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Unweighted GPA: 3.7
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4 Excellent Emory Essay Examples

What’s Covered:


Emory University is a private research university in Atlanta, Georgia. The school is commonly referred to as a “ Southern Ivy” due to its academic prestige. In fact, Emory consistently ranks among the nation’s top 25 schools. The university also boasts a selective admissions process, so it’s important that you submit engaging essays that will make your application stand out.


In this post, we will walk through some essays that real students submitted to Emory. By noticing the strengths and weaknesses of these essays, you will be more prepared to write impressive essays to submit to the Emory admissions committee.


Please note: Looking at examples of real essays students have submitted to colleges can be very beneficial to get inspiration for your essays. You should never copy or plagiarize from these examples when writing your own essays. Colleges can tell when an essay isn’t genuine and will not view students favorably if they plagiarized. 


Read our Emory University essay breakdown to get a comprehensive overview of this year’s supplemental prompts. 


Essay Example #1 – Book, Character, or Song


Prompt: Which book, character, song, or piece of work (fiction or nonfiction) represents you, and why? (150 words)


Never has a song resonated with me the way ‘My Shot’ did.


In the song, I saw a person who was motivated by nothing more than passion. Who had big dreams, and a stronger will to get it done. I saw someone who would stay up for nights on end to understand the inner workings of a seemingly-simple software to create a truly great website. Who would forgo meals because she had ideas in her head and a desire to write them down. Who would teach herself a subject her school refused to let her pursue. Who would take Machine Learning courses for fun. I saw someone with goals, with plans, and with the mettle required to reach them. I saw myself.


Applying to Emory is me thinking past tomorrow. It is me fanning my spark into a flame. Applying to Emory is me not throwing away my shot.


What the Essay Did Well


This essay is strong because it utilizes more sophisticated writing to express how this song represents the student. There is no generic sentence “The song ‘My Shot’ represents me because of x, y, and z.” Rather, there is a seamless transition from the subject of the song to the student: “In the song, I saw a person who was motivated by nothing more than passion. Who had big dreams, and a stronger will to get it done. I saw someone who would stay up for nights on end to understand the inner workings of a seemingly-simple software to create a truly great website.”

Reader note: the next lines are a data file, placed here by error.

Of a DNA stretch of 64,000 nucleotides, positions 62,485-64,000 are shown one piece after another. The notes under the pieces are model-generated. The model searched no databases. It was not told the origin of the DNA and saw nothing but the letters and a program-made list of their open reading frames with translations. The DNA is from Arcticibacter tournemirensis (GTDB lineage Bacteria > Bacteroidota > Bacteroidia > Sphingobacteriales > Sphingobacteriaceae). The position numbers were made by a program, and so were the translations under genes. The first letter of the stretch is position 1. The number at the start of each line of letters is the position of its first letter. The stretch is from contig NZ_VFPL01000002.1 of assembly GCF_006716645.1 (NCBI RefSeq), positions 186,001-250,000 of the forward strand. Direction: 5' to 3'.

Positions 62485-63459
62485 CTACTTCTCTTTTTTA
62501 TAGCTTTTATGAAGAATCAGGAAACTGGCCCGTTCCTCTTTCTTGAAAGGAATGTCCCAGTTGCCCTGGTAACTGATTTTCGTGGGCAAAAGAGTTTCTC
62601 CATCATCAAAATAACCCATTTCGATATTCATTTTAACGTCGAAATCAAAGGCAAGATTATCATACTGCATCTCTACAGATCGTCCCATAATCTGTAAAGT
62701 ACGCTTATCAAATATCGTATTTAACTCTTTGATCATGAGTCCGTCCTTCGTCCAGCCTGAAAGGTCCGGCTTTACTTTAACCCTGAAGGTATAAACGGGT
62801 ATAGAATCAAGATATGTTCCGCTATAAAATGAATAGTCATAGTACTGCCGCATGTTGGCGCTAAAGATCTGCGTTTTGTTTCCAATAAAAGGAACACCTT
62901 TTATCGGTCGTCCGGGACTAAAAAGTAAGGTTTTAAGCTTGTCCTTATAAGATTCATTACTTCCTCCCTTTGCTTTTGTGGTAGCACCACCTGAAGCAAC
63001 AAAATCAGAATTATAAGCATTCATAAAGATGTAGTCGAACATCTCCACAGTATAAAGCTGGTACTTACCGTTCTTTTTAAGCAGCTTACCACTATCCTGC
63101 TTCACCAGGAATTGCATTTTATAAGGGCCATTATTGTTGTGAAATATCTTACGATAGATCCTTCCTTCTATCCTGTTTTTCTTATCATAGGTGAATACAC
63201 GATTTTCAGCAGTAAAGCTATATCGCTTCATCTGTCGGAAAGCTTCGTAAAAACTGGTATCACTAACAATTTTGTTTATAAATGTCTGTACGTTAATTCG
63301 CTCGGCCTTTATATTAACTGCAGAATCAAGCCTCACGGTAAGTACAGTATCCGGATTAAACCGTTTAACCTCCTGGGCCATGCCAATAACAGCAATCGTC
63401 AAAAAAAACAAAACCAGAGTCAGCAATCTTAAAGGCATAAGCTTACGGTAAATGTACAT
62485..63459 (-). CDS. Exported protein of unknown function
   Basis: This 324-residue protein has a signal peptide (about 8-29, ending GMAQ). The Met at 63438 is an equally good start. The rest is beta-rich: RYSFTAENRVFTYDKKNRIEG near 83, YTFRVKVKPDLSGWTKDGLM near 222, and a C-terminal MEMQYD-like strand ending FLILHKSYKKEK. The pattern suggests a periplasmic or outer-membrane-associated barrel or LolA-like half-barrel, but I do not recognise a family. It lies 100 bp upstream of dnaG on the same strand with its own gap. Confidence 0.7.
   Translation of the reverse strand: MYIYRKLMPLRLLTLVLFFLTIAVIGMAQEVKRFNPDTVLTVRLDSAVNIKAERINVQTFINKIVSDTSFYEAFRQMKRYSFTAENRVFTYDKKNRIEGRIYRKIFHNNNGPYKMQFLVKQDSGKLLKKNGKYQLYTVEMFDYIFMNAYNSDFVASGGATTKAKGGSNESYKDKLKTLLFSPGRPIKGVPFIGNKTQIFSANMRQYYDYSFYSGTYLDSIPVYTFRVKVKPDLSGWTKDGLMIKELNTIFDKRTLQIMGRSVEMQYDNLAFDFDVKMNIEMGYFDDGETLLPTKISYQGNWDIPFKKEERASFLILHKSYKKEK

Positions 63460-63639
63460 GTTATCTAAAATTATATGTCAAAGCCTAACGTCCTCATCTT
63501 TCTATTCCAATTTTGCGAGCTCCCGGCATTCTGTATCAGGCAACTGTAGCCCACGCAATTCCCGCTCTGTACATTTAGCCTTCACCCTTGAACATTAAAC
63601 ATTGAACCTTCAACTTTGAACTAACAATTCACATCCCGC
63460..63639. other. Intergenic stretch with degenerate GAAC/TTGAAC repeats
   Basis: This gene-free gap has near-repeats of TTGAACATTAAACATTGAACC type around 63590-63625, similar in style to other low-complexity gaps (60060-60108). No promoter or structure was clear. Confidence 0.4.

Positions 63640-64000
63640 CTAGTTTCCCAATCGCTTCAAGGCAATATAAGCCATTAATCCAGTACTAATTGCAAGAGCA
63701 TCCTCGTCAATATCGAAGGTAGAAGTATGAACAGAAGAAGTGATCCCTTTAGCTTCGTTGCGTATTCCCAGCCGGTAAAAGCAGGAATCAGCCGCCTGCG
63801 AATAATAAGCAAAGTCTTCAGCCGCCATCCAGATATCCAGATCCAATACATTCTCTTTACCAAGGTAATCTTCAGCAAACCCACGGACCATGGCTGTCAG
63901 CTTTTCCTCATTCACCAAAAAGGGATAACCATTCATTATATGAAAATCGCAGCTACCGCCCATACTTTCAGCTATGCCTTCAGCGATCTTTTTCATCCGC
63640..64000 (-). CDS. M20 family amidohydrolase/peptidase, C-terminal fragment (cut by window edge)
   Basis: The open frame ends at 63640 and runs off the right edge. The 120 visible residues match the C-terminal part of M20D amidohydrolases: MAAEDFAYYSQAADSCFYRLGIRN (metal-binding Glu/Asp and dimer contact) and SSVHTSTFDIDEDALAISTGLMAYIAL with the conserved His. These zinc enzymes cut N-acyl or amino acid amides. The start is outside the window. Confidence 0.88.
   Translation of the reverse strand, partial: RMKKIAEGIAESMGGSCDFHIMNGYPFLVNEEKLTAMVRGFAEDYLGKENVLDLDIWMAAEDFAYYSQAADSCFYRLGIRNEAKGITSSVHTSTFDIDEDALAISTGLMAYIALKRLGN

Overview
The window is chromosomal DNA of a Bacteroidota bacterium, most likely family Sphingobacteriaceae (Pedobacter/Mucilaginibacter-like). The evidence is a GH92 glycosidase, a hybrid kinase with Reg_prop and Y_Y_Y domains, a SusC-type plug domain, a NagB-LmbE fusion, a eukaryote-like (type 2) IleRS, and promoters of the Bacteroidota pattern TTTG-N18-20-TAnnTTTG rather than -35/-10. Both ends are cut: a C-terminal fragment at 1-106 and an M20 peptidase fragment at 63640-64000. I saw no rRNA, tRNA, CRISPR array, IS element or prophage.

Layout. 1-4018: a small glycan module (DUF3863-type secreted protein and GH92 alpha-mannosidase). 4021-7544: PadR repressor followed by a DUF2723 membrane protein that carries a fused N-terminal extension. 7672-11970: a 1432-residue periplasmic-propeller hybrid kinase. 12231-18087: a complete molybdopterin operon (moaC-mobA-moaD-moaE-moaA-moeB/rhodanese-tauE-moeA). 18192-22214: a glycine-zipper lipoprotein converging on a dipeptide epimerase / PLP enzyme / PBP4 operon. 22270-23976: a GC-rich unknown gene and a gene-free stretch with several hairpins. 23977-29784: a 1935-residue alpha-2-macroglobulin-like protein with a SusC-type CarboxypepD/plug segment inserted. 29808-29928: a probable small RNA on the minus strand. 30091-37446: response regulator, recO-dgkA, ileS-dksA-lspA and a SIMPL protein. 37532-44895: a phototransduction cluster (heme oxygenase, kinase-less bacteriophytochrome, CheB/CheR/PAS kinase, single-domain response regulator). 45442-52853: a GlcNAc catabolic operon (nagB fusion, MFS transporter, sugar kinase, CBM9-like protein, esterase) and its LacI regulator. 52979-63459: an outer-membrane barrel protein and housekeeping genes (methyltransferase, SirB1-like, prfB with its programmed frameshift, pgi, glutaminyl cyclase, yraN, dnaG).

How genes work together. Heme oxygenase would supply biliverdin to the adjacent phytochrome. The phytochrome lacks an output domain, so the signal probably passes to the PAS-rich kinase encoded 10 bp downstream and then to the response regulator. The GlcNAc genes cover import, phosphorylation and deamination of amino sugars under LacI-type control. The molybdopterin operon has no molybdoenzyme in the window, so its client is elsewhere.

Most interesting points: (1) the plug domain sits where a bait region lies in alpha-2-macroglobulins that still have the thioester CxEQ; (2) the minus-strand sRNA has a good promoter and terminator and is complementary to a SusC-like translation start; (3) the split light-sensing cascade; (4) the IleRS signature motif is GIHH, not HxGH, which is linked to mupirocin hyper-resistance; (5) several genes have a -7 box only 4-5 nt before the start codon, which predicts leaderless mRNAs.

The student tells us that her song focuses on a person with strong passions and a stronger will, and then she goes on to demonstrate how she is that person. She doesn’t tell us outright that she is passionate about anything, but she shows the reader through her descriptions of “staying up for nights on end,” “forgoing meals because she has ideas in her head,” and “teaching herself a subject” she couldn’t learn in school.


The conclusion is also well done because it brings the song back into the essay. Any Hamilton fan can hear themselves singing those last lines in their head, which is a great way to make your reader feel engaged! Returning back to the song emphasizes the student’s attention to the prompt and provides a satisfying sense of closure.


What Could Be Improved 


One way this student could bring more nuance to her essay is through rewriting the beginning. The first sentence restates the prompt, wasting space that could be used to bring more action to her writing. To fix this, the student could integrate this introductory line with their first paragraph like this:


As I frantically danced around my room, I let the vibrant rhythms control me. I screamed out “We’re gonna rise up. Time to take a shot!” The intensity of the song ‘My Shot’ reminded me of my passionate motivations. 


In the song, I see…


This hook brings the passion and intensity of the song to the reader. By integrating information about the tone of the song or a lyric from the song, readers will feel more connected to the work you are describing and thus, your essay as a whole.


Essay Example #2 – Cultural Awareness


Prompt: Reflect on a personal experience where you intentionally expanded your cultural awareness. (150 words)


“Mama, there’s HOLES in the floor!” 


Utterly culture shocked, five year old me was horrified to learn that the sitting toilets of America were not a guarantee in China.


I can’t say I like squat toilets, but they’ve made me realize that many things I see as “ordinary” might be completely different in a different culture or country.